York hosts largest conference in Ontario for undergrad researchers in chemistry

York University’s Department of Chemistry in the Faculty of Science hosted the 45th Southern Ontario Undergraduate Student Chemistry Conference (SOUSCC) on March 18, which saw the largest turnout yet.

The event featured more than 135 speakers and almost 200 participants, including students from York University; and, for the first time in its history, the conference was also open to students from institutions beyond southern Ontario.

Budding chemists at the conference had an opportunity to present and discuss their research, interact with professors and peers, and gain insight into the research side of academics. The event featured 11 parallel sessions in analytical, biomedical, organic, inorganic and physical chemistry, and the presentations were judged, with 20 students going home with cash prizes.

Derek Wilson

“The judges were unanimous in their amazement at what some of the young talent had achieved, and at the level of research being carried out in general,” said Derek Wilson, chemistry professor at York and leading organizer of SOUSCC.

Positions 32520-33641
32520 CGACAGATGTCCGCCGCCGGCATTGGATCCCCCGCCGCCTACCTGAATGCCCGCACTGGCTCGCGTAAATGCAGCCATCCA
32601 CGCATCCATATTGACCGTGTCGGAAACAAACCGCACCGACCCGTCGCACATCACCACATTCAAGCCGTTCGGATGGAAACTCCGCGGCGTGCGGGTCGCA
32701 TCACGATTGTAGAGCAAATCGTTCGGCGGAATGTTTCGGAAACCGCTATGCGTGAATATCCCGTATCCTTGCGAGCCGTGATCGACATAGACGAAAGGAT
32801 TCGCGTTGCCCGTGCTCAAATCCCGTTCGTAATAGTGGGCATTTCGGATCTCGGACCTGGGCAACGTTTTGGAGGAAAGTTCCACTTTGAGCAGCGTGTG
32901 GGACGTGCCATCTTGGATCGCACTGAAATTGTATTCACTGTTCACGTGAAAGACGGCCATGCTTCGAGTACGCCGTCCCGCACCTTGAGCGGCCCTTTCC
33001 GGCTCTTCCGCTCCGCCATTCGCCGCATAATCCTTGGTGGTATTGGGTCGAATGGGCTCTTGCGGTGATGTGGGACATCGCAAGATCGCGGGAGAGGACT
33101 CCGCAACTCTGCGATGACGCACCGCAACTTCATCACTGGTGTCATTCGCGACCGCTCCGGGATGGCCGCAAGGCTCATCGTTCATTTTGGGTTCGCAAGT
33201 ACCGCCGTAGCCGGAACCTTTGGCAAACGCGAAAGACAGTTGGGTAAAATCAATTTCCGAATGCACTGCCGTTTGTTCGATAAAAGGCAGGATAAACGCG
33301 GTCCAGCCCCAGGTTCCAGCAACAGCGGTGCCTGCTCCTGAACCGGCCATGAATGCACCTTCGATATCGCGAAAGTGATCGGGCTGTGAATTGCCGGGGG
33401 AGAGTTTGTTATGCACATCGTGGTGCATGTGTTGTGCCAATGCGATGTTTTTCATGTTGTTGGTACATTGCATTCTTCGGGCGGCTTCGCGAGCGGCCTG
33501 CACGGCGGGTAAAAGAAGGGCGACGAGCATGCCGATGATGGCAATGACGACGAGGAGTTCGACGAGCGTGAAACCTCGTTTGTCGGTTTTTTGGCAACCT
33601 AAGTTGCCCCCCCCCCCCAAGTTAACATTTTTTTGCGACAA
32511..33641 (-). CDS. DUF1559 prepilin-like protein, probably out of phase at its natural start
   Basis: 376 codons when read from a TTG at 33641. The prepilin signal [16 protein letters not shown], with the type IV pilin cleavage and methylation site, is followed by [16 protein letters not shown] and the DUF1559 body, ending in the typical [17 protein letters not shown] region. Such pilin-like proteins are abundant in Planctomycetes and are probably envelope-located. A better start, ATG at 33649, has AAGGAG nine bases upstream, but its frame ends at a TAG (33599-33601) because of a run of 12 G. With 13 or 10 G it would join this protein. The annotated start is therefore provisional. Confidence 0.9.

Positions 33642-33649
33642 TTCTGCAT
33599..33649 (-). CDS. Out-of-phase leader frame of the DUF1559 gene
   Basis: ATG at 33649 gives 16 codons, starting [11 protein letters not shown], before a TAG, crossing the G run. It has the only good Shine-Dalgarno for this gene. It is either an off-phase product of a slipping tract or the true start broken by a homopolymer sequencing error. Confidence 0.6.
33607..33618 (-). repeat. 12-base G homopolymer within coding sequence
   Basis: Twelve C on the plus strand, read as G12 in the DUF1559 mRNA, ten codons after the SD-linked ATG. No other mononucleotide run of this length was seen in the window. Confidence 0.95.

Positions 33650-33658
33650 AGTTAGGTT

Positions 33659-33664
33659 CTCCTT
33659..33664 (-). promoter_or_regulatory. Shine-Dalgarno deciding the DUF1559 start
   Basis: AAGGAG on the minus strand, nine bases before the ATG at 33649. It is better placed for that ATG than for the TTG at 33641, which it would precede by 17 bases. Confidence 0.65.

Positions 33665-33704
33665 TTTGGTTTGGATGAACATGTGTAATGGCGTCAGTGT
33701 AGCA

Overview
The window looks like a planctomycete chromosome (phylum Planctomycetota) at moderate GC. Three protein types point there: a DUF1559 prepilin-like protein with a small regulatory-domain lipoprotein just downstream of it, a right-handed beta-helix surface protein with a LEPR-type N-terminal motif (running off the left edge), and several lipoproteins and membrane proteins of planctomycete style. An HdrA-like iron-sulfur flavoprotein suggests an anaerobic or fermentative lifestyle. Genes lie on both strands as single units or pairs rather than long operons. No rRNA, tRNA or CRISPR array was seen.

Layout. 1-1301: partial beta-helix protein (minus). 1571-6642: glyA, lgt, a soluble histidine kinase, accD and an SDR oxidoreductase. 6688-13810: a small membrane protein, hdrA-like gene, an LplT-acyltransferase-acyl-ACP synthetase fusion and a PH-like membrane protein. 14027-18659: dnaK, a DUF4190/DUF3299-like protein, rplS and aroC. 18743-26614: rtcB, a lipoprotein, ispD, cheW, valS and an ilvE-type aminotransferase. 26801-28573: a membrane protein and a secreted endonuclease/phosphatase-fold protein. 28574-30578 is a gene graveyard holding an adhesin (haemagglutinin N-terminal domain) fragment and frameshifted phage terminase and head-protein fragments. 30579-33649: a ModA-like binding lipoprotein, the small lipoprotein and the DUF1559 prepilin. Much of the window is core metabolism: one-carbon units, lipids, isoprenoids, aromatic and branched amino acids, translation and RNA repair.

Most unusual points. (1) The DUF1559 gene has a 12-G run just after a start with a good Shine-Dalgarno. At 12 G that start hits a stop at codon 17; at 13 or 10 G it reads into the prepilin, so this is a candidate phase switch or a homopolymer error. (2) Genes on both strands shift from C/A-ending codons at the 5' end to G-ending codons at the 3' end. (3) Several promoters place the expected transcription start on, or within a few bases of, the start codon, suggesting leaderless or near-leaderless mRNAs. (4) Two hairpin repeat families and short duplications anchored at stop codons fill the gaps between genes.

York graduate and entrepreneur Voislav Blagojevic gave a rousing keynote talk about entrepreneurship after training in chemistry. The event closed with a reception at the Underground Restaurant at York U and a presentation by the Canadian Society for Chemistry about non-traditional careers in chemistry and the various services that the society provides.

“The event was an unqualified success thanks to the enormous efforts of an intrepid administrative team led by Nicole Chevannes-Mcgregor, a panel of 24 judges led by Cristina Lento and a dedicated group of undergraduate organizers from the CHEM CLUB,” said Wilson.

The conference was sponsored by York University’s Office of the Vice-Provost Students, Office of the Vice-President Research & Innovation and Department of Chemistry, as well as external sponsors including Sciex, the Canadian Institute for Chemistry, Canada Science Publishing, which produces the Canadian Journal of Chemistry, and the Canadian Association of Theoretical Chemists.

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